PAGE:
Report: Johnson Out as Pick to Head USPTO

July 11, 2014 - GamePolitics Staff

The White House has backed away from its pick to head the United States Patent and Trademark Office after very vocal opposition from the tech sector in the United States. Two weeks ago Philip Johnson, the top intellectual property lawyer at Johnson & Johnson, was set to be named the next director of the patent office, according to multiple reports.

Leaders in the tech industry were not pleased with this pick, pointing out that Johnson had consistently opposed making any kinds of changes to patent laws for years; he was also the head of the Coalition for 21st Century for Patent Reform, a 21C umbrella group opposing broad patent reform.

Once word got out that Johnson would be appointed to the post, the tech sector and some lawmakers expressed deep concerns:

"That the administration might consider appointing an active opponent of reform efforts is stunning," said Ed Black, president and chief executive of the Computer and Communications Industry Association.

"American business owners remain vulnerable to patent troll lawsuits, and now one of the most prominent opponents of reform has been appointed to be the umpire, calling balls and strikes for USPTO," said Michael Meehan, the manager for the Main Street Patent Coalition, a group of retailers, restaurants, and other non-tech businesses seeking patent reform. Johnson can't be expected "to make fair calls," Meehan added.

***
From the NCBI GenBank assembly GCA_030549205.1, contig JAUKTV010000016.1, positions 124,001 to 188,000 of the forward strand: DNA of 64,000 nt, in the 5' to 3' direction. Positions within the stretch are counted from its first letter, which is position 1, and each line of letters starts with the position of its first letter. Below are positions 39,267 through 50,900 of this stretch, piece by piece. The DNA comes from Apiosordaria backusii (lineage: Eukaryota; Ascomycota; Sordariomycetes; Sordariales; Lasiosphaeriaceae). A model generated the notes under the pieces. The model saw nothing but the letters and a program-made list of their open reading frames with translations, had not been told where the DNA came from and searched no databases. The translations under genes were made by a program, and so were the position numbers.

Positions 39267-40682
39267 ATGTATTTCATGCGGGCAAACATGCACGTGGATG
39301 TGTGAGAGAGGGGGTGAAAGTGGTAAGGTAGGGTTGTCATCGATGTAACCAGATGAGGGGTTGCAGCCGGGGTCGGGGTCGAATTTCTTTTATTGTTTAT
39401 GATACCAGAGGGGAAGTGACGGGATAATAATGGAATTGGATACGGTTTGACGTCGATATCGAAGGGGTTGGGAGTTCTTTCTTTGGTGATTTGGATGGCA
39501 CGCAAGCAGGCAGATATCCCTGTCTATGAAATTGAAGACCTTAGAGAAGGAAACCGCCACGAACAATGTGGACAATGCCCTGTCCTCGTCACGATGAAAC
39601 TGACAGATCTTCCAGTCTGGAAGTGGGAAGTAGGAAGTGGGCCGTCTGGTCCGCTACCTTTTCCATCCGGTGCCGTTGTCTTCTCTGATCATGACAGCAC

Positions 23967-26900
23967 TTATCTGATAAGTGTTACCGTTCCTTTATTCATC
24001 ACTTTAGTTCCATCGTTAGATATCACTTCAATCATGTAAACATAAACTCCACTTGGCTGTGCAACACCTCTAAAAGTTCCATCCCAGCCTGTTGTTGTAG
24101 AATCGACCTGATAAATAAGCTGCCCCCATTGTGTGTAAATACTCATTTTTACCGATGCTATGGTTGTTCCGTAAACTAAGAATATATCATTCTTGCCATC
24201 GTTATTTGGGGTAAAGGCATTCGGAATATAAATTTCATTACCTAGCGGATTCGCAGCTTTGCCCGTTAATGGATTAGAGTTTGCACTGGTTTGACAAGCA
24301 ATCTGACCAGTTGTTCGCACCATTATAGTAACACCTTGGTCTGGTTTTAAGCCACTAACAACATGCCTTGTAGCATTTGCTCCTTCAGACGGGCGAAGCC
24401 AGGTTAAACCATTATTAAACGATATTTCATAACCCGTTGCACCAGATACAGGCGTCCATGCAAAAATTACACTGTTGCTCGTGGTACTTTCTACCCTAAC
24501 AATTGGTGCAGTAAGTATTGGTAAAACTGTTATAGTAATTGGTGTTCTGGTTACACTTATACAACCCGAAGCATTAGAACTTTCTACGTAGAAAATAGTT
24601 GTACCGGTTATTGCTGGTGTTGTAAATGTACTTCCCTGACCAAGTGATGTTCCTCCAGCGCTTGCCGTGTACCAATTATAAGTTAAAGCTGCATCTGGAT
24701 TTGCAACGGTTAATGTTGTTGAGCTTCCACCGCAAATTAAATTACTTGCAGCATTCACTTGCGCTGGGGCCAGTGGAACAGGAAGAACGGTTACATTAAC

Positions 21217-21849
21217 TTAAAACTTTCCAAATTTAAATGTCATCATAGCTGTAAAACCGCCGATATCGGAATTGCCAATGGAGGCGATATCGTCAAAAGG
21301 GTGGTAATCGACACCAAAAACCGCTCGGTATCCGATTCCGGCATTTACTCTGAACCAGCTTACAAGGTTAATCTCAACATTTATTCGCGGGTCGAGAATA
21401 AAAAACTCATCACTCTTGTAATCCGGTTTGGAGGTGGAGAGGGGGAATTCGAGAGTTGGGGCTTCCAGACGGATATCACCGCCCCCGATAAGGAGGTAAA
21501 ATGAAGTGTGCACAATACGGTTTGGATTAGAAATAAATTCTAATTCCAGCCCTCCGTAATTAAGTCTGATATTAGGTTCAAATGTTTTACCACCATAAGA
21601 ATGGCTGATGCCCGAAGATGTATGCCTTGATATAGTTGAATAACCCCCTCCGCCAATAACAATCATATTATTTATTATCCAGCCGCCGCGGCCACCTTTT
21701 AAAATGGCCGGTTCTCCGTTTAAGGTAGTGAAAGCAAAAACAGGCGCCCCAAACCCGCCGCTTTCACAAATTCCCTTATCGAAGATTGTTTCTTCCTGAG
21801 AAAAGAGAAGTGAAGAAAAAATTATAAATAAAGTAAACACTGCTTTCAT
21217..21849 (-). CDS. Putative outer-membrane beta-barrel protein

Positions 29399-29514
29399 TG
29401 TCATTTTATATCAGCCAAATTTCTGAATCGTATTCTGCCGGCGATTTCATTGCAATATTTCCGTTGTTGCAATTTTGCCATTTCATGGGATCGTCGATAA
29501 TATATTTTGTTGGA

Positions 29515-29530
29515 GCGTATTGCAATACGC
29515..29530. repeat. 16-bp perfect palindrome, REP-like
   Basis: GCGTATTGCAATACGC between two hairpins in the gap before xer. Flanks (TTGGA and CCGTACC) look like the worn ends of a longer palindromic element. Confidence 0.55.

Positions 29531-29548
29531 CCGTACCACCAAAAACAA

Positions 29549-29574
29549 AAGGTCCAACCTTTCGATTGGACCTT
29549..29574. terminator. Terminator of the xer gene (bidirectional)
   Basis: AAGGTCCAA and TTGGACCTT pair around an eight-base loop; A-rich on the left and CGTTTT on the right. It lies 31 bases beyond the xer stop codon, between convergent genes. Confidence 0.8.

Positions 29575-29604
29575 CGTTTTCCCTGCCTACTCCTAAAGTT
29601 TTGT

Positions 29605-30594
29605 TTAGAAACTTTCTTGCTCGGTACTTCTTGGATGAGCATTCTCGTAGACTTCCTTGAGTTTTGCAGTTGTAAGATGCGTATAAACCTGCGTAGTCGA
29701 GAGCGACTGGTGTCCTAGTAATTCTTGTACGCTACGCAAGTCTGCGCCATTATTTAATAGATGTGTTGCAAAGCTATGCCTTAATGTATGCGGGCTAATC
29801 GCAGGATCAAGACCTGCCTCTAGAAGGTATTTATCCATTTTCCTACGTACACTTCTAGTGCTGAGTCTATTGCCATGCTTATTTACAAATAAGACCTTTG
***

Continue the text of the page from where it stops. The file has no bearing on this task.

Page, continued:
A few days later, pro-reform legislators. including Sens. Charles Schumer (D-NY) and John Cornyn (R-TX), who played key roles in attempting to negotiate the ultimately unsuccessful patent reform bill, both voiced disappointment with Johnson as the potential pick.

“I have big concerns," said Schumer, adding that the White House "seemed very open" to listening to those concerns.

The Johnson selection "strikes me as odd," added Cornyn.

For its part the White House denies that it pulled Johnson as a nominee, noting that it never announced him as a pick in the first place...

Source: Ars Technica


 
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